Treasurer (CAA executive steering committee post)

The Treasurer deals with all financial activities of CAA, including:

  • Keeping a detailed overview of finances
  • All CAA related bills apart from those directly linked to conference organisation
  • Organise annual auditing
  • Managing bank accounts
  • Primary contact for financial information regarding CAA
  • Reporting all this to the officers and membership

The treasurer is also a member of the bursary committee, which is responsible for deciding which applicants will receive bursaries to attend the conference. Any incoming bursary application is decided by this committee on the basis of a set of rules, which will be published on the CAA webpage.

Candidates interested in applying for this post should send a short motivational statement and a CV to the CAA secretary before 29 February 2016. Candidates are invited to get in touch with the current treasurer (Axel Posluschny, treasurer@caa-international.org) to find out more about the responsibilities and future duties of the CAA treasurer.

Publication officer (CAA executive steering committee post)

The Publication Officer is responsible for ensuring and organizing the publication of the annual conference proceedings. S/he will be supported by an Editorial Board, consisting of other members of the SC, including co-opted ex officio members and the CAA Review College. Any member of CAA can be co-opted as an Editorial Board member by the ESC upon request from the Publication Officer.

Tasks of the publication officer include:

  • Communication with publishers
  • Communicating with and directing local organizers where it concerns the publication process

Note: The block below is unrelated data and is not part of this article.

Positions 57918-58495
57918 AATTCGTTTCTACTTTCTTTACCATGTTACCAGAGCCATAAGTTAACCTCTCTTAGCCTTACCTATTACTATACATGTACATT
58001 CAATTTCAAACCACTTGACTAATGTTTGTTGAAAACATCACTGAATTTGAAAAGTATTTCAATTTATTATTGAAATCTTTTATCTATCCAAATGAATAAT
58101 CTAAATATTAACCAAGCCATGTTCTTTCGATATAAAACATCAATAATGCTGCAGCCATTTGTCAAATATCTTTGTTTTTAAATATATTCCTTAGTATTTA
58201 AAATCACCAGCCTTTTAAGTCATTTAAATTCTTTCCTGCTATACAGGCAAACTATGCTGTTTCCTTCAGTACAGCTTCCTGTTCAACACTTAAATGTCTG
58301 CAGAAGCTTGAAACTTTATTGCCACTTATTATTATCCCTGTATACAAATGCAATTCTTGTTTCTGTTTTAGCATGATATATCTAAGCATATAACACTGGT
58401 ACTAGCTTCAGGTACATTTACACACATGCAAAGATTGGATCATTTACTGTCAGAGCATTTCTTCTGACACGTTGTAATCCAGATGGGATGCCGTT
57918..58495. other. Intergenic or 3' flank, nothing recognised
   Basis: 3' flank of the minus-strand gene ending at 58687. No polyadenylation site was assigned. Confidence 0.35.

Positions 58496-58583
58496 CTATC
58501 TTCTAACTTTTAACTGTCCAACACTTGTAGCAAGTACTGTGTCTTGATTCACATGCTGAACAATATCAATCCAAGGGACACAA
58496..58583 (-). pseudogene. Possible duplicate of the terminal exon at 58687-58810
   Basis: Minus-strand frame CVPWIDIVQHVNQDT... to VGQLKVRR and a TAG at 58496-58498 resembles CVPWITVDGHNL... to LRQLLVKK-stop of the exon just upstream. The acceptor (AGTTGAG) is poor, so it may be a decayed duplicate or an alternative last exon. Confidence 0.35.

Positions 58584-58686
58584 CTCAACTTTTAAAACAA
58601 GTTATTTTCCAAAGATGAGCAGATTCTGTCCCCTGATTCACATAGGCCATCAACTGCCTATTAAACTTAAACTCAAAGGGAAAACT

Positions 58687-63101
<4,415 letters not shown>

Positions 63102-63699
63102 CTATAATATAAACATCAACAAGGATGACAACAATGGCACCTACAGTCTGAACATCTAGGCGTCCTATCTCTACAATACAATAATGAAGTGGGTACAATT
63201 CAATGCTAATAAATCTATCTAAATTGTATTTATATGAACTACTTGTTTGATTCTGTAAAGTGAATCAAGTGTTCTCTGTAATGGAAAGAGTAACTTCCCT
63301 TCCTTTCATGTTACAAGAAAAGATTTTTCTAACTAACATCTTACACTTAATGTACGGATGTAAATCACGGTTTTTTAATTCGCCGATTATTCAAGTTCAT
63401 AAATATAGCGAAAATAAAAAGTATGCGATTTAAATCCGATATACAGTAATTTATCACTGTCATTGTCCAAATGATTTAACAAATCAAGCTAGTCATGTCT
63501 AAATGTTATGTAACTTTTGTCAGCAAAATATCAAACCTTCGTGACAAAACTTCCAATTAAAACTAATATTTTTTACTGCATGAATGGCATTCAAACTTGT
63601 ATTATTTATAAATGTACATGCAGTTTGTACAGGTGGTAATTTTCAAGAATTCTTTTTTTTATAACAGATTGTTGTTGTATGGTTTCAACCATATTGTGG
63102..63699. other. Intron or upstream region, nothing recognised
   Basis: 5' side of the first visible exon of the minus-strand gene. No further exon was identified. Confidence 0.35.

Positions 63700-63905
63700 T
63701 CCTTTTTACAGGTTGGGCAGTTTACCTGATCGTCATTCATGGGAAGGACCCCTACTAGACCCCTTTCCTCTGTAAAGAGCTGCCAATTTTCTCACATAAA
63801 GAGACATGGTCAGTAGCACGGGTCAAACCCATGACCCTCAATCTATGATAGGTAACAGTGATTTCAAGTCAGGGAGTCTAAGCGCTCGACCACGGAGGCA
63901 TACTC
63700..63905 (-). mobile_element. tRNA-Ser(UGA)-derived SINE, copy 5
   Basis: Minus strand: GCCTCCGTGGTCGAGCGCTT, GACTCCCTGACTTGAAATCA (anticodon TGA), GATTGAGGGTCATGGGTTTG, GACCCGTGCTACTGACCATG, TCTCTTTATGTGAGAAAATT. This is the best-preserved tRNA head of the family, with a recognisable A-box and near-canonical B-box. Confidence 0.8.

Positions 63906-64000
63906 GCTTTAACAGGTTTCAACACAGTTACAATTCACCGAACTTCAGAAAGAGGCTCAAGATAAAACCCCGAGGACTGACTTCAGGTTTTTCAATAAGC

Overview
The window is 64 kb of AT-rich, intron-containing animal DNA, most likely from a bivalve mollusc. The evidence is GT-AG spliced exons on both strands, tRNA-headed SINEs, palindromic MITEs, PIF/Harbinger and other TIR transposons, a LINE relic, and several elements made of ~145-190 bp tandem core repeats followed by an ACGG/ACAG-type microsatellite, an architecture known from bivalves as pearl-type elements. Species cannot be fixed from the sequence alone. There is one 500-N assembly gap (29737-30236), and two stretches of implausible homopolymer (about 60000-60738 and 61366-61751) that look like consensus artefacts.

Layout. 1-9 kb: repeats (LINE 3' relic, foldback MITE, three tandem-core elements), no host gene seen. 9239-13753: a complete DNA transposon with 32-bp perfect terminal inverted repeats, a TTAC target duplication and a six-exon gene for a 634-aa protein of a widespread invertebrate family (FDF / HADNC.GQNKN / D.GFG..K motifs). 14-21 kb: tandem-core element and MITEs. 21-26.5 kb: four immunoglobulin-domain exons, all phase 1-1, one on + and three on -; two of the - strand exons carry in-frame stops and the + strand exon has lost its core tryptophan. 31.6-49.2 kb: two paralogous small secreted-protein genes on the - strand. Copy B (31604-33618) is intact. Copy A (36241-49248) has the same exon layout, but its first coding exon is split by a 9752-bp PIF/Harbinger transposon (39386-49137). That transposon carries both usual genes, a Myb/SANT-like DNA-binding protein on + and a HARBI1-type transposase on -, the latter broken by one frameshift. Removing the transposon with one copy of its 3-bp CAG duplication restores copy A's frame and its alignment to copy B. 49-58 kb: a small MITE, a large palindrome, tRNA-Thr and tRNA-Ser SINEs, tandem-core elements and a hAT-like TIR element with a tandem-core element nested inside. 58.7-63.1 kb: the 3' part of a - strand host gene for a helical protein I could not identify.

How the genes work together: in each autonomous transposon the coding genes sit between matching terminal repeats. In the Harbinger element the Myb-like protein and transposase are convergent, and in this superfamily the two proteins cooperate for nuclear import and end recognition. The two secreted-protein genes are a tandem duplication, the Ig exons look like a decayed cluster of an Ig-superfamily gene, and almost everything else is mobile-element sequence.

• Occasionally communicating with Editorial Board to discuss relevant issues
  • Occasionally answering questions on publication issues from members
  • Maintaining publication guidelines
  • Maintaining Review College database and communicating with its members
  • Digital archiving of Proceedings
  • Continue the new publication plan for 2016 and beyond, including digital proceedings and the CAA journal

Candidates interested in applying for this post should send a short motivational statement and a CV to the CAA secretary before 29 February 2016. Candidates are invited to get in touch with the current publication officer (Philip Verhagen, publications@caa-international.org) to find out more about the responsibilities and future duties.

Present your archaeological networks at CAA Oslo!

caa

Do you have something to say about the way network methods are used in archaeology? Maybe you have some networky research lying around somewhere, begging to be presented. Or maybe you just need an excuse to come to Oslo and hang out with awesome academics! These are all good reasons to submit a paper to our networks session at CAA 2016 in Oslo (although I prefer the first two reasons to the third)! Together with Mereke van Garderen and Daniel Weidele, I will chair a session that aims to work towards best practice in archaeological network science. Since network methods are still very new in our discipline, there is a need to explore how they can be usefully and critically applied and developed to lead to insights that could not have been gained through any other approach. We believe there is a need to develop guidelines for best practice for archaeological network science that will help archaeologists explore the potential use of network science techniques for achieving their own research aims. Come join us and add your thoughts to the discussion!

Deadline call for papers: 25 October 2015
Session code: S16
Abstract below
Dates conference: 29 March – 2 April 2016
More CFP info: CAA website